“They didn’t have to do it, but they did,” he says. “I always considered myself a songwriter first and a performer just by default. I can play the guitar, but I was never crazy about my own voice. So I wondered if this was something that people would be interested in doing. And the response blew me out of the water. I did not expect the type of response and the performances that I got. It kind of blew my mind. The songs - what these guys did with them - it just turns it up a notch. It’s now difficult for me to sing these songs myself, because you have these versions in the back of your head, and you think ‘I can’t touch these.’ If somebody asked me for my best batch of songs, or asked what I was like as a songwriter, this is probably the record I would give them.”


"Under The Covers: The Songs of Tom Flannery’"is available at  www.tomflannery.com

 
(Alan K. Stout has covered rock and pop music in Northeastern Pennsylvania since 1992. His weekly radio show, “Music On The Menu,” airs every Sunday from 9-10 p.m. on 105 The River. This story also appears in the October 15, 2014 edition of The Weekender.)




Saturday, October 11, 2014


THANK YOU, ELECTRIC CITY MUSIC CONFERENCE

 
THANK YOU, EVERYONE


On October 10, 2014, I was presented with the “Lifetime Achievement Award” at The Steamtown Music Awards, which were a part of The Electric City Music Conference. I was told I was being given the award because of my career in music journalism, radio, and in presenting musical events. It was a very humbling and flattering experience, and after being introduced with some very kind words from Joe Caviston, one of the event’s organizers, and Michael Lello of Highway 81 Revisited, and Lobo from 105 The River, I was asked to say a few words. Thankfully, Joe had told me in advance that they hoped I might give a little speech, and so I was able to prepare. And that, to me, was what made this all very special, because it gave me the opportunity to thank some of the people that helped get me there. Some of those people were in the audience. Some were not. Regardless, I thought I’d post an outline of my words here on my blog.  I kept it all to about five minutes, but I just wanted everyone to know how much they are appreciated:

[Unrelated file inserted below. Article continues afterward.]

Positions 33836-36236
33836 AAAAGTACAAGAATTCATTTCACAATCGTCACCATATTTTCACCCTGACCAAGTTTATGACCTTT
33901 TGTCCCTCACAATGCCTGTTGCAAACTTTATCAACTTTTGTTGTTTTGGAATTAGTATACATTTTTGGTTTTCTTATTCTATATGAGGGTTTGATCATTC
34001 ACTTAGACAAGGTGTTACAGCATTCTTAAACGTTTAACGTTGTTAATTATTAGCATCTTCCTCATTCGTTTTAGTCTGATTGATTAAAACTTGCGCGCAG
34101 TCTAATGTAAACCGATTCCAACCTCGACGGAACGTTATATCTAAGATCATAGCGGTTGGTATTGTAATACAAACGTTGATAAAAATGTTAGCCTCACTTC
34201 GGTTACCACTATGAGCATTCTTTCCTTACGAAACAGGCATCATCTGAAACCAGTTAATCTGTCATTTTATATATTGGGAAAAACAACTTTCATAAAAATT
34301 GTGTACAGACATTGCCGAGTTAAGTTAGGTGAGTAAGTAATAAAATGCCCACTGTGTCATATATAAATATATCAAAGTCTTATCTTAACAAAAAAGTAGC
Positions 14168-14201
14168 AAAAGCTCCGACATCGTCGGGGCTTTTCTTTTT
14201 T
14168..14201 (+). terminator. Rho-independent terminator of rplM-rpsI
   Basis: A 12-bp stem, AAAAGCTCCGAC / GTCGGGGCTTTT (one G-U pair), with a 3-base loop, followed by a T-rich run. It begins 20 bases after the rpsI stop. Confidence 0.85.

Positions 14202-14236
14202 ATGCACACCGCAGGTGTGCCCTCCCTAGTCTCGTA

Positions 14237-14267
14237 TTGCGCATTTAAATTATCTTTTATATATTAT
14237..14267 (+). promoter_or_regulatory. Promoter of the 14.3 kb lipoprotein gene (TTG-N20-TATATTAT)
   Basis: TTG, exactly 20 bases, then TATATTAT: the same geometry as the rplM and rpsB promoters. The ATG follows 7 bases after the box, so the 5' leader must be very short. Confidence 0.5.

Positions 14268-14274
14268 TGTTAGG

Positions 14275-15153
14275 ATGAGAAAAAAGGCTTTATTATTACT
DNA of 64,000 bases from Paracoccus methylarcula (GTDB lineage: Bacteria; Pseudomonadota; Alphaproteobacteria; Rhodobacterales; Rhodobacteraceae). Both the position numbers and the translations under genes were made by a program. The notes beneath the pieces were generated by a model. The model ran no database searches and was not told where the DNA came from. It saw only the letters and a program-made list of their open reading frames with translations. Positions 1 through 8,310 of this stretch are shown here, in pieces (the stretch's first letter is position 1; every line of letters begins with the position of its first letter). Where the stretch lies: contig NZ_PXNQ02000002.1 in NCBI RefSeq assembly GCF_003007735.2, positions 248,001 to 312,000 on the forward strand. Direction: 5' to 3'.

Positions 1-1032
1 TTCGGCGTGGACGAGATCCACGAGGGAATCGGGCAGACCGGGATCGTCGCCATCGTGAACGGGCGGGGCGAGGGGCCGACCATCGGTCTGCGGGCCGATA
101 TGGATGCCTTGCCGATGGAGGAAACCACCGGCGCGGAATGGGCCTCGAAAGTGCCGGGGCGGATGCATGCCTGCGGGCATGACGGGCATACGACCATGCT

--------------------------------

First, I’d like to thank everyone involved in The Electric City Music Conference for this award, especially Joe and Ken, who have worked very hard at making this event happen. When you’re out there writing your stories, or doing your radio show, or putting on an event, you never really know if anyone cares. But tonight, you’ve told me that you do care, and I truly appreciate that. And when you are being given a 'lifetime' achievement award, there were obviously a lot of people along that way that you’ve encountered in your life that helped get you there. And I’d like to take just a few minutes to thank them.  And I guess I’ll start with where it all began …

My late grandfather, for really being the first one to turn me on the beauty of music.  Listening to records with him in his "parlor" on his beautiful floor-style stereo - which was essentially a large piece furniture - had a great impact on my life. He was very serious about his music. He loved that stereo and he loved his records, and my grandfather and I did not watch much TV. We listened to music.  All the time. Thank you, grandpa.